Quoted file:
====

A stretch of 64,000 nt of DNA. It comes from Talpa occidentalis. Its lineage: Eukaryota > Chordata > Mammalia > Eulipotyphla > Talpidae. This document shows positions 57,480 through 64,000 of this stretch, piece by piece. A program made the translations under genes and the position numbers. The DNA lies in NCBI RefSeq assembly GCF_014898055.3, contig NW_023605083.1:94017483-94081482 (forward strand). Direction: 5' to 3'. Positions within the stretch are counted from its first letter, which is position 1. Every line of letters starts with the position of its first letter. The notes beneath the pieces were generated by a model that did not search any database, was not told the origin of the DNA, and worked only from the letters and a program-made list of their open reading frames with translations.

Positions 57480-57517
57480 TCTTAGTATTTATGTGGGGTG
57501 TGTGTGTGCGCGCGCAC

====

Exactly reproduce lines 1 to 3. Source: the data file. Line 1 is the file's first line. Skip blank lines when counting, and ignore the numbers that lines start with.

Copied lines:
A stretch of 64,000 nt of DNA. It comes from Talpa occidentalis. Its lineage: Eukaryota > Chordata > Mammalia > Eulipotyphla > Talpidae. This document shows positions 57,480 through 64,000 of this stretch, piece by piece. A program made the translations under genes and the position numbers. The DNA lies in NCBI RefSeq assembly GCF_014898055.3, contig NW_023605083.1:94017483-94081482 (forward strand). Direction: 5' to 3'. Positions within the stretch are counted from its first letter, which is position 1. Every line of letters starts with the position of its first letter. The notes beneath the pieces were generated by a model that did not search any database, was not told the origin of the DNA, and worked only from the letters and a program-made list of their open reading frames with translations.

Positions 57480-57517
57480 TCTTAGTATTTATGTGGGGTG